Remember what Jesus said to Pilate? "Go on and do what you're gonna do, but be careful, you know. Be clear about what's going on here. No one is taking my life. I just lay it down. And the proof that I'm laying it down is that when I get ready, I'll pick it up again."

God delivered him up.

And, even more beautifully, Peter says God did not deliver him up merely as a response or reaction to anything. It is not that the fall in the garden happened and God had to figure out a plan B to fix things. He says he was delivered up by the "definite plan and foreknowledge of God."

Jesus died by God's eternal decree. God was behind it all--and it was a part of his eternal plan of redemption. Peter is saying the death of Jesus was a sovereign act of God.

But will you note that at the same time, he doesn't let the crowd off the hook. "This Jesus," he says, "delivered up according to the definite plan and foreknowledge of God, you crucified. You killed by the hands of lawless men."

Well, this ends the debate for me. Who killed Jesus? The Jews or the Romans here?

Peter says both are culpable. "You Jews crucified and killed Jesus by the lawless hands of the Romans."

He is saying the Jews are guilty--and the Romans are guilty!

Do you get what he's saying? All are guilty because it's not about who killed Jesus--but what put him on the cross? And the issue that caused the death of Jesus is sin. And if it is sin, we are all guilty because we are all sinners. God demands perfect righteousness.

This is why none of us are qualified to save ourselves. Our good intentions, our good efforts, and our good works can never win God's approval. God demands perfect righteousness. And we are all sinners who fall short of the glory of God. That's the bad news.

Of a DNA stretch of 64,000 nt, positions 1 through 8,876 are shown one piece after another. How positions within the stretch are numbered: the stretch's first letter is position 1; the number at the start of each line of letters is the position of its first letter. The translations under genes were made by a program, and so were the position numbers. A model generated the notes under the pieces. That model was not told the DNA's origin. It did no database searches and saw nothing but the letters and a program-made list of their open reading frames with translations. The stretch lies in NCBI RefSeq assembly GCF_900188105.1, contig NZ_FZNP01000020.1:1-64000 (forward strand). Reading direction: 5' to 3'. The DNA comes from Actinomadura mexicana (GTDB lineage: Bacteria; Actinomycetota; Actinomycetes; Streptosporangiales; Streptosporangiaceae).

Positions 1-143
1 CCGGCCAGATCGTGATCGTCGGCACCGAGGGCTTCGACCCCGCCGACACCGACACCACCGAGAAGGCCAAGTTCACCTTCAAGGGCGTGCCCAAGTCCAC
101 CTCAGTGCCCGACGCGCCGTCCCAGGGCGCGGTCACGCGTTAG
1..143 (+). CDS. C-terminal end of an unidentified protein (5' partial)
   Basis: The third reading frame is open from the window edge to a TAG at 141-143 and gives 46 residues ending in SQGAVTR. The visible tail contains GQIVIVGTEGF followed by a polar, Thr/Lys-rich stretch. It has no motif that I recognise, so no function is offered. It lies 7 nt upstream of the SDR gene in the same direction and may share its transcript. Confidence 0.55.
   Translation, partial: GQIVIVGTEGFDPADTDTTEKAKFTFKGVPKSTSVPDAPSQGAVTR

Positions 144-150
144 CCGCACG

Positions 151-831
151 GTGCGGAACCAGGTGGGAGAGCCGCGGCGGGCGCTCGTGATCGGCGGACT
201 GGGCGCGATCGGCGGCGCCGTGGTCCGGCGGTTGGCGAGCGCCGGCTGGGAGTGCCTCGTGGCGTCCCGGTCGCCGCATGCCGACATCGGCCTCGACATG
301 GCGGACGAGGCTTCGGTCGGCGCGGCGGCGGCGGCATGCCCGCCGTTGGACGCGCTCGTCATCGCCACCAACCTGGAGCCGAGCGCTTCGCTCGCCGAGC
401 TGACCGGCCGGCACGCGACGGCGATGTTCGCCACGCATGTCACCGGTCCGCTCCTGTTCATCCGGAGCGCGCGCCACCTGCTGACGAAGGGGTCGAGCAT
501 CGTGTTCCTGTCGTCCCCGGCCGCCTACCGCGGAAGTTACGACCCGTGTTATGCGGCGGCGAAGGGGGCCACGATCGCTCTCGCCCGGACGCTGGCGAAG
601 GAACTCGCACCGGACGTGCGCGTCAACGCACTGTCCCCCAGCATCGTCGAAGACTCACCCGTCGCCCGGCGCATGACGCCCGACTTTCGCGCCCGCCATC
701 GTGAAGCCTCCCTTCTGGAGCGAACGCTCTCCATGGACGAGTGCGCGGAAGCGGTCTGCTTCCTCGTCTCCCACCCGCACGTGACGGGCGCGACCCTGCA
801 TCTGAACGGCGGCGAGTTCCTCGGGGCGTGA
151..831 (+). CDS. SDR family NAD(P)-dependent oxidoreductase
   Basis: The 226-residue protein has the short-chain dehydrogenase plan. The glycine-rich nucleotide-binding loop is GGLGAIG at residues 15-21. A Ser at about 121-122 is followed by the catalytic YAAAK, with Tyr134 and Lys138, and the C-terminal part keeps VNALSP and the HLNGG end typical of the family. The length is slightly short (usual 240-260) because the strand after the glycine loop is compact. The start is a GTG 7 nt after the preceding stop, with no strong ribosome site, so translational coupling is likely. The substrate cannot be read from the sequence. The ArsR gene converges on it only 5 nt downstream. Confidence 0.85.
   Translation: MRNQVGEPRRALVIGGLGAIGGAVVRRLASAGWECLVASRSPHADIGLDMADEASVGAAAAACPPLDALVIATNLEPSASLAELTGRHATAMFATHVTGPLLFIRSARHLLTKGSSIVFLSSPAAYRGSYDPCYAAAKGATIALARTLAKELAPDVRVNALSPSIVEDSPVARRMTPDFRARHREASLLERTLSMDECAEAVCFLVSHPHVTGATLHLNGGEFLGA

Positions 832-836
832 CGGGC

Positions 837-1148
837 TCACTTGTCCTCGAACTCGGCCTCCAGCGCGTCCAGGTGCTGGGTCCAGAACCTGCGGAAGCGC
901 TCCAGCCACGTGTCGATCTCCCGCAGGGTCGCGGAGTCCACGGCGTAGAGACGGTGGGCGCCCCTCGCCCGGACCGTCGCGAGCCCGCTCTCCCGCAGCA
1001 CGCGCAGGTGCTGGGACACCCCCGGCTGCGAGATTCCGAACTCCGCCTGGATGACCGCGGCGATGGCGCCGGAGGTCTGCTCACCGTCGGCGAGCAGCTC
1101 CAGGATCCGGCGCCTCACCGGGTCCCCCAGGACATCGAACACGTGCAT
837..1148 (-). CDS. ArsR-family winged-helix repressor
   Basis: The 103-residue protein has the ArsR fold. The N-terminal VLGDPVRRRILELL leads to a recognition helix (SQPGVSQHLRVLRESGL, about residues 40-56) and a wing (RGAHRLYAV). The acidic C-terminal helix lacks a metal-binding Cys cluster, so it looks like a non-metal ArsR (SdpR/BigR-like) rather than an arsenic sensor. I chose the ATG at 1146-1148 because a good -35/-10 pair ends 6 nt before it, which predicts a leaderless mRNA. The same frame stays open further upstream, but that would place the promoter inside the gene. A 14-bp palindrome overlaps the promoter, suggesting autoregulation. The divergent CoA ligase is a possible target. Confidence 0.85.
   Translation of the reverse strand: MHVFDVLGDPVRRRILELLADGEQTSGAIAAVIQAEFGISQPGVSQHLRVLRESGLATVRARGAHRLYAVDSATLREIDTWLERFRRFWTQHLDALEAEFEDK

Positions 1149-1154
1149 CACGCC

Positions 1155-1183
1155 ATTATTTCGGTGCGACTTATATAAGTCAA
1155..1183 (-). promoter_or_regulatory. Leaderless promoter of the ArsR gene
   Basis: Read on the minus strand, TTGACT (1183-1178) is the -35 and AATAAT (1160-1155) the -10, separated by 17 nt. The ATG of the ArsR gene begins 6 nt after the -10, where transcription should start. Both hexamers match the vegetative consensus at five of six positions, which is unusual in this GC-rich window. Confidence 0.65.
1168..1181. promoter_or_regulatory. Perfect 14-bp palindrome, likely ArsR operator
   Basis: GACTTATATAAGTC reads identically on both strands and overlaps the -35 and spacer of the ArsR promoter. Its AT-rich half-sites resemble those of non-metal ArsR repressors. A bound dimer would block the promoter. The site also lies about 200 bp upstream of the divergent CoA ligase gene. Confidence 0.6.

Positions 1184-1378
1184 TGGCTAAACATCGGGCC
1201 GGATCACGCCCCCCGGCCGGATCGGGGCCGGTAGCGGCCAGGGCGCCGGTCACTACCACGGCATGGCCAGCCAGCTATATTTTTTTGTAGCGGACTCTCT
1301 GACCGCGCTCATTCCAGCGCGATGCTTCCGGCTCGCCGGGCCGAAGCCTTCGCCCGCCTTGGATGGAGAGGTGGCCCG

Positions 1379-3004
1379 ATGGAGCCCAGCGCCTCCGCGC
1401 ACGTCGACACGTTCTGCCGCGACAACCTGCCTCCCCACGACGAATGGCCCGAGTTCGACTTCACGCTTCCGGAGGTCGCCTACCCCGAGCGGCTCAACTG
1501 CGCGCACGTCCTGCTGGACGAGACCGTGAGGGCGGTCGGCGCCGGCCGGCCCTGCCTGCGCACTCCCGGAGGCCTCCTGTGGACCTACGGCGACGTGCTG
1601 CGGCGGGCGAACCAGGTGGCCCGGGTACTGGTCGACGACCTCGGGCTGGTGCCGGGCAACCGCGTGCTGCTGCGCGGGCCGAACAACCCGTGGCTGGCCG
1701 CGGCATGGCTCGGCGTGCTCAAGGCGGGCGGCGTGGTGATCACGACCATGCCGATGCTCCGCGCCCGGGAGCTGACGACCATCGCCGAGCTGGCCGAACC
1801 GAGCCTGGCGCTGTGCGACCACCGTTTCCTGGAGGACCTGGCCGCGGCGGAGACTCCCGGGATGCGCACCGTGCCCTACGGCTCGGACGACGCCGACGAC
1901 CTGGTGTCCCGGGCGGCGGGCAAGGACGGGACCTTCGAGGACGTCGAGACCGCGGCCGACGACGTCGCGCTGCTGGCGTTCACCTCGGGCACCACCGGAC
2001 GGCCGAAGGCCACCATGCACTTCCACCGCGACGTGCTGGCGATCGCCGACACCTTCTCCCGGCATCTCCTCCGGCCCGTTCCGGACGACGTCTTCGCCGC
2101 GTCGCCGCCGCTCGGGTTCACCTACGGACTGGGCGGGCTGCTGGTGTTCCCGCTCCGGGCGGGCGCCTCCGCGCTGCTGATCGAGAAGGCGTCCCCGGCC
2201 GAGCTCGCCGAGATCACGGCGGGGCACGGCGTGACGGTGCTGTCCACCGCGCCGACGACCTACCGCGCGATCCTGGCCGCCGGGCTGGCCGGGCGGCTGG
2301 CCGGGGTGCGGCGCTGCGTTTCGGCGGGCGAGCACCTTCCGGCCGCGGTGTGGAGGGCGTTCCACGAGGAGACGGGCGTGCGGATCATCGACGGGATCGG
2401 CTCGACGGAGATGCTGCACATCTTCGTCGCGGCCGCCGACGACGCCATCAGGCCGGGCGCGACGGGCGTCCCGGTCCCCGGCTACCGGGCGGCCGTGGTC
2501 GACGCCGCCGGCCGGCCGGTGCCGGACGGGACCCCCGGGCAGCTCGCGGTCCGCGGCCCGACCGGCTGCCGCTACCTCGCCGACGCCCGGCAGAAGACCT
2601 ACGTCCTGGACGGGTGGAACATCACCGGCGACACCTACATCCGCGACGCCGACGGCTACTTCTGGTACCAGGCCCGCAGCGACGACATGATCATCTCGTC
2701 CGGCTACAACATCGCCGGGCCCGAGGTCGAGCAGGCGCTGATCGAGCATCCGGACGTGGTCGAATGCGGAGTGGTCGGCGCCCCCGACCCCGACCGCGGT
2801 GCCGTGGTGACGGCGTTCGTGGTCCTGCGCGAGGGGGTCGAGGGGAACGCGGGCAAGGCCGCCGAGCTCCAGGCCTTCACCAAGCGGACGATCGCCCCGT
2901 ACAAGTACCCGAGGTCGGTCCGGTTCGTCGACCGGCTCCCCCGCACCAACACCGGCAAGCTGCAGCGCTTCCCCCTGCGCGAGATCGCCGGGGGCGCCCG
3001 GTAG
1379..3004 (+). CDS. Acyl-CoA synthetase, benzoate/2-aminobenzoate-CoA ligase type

Here's the good news: God gave what he demanded. In Jesus Christ, God paid for the sins of those who are rebels against him. He used a sinful act to provide the way of salvation for sinners. He was delivered up by the definite plan and foreknowledge of God. You crucified him and killed him by the hands of lawless men, but it really wasn't you. God was behind it all.

There's a story about a little boy who was fidgeting in the waiting room of the doctor's office. And his mom is frustrated as eyes are on them. She just hands him anything off of the coffee table to quiet him down. It's a picture book of religious art. He's scanning through it until he gets to a picture of Jesus hanging on the cross. And he begins to weep. Then his mother asks him what's wrong. He says through tears that if God would have been there, he would have never allowed them to do that to Jesus.

But what the little boy doesn't understand is that God was there. And, thank God, he was there and he was behind it all. He didn't just allow it to happen; it was his plan.

2 Corinthians 5:21 "God made him to be sin for us who knew no sin that we might become the righteousness of God in him."

We must preach this great exchange. God sent his Son into the world to die for sinners. But oh, praise God, that's not the end of the story!

#3 - God resurrected Jesus (Acts 2:24)

"God raised him up, loosing the pangs of death, because it was not possible for him to be held by it"

In 1 Corinthians, chapter 15:3-4, Paul says, "I deliver to you what I received of first importance, that Christ died for our sins in accordance to the scriptures and that he was buried and that he was raised from the dead in accordance to the scripture."

This is the good news. This is the truth. This is the foundation upon which we stand. The Savior lived. The Savior died! The Savior rolls again. And he's alive and well today!

C.S. Lewis said it well: "Anybody can become sentimental at the nativity. Any fool can feel like a Christian at Christmas, but Easter is the main event."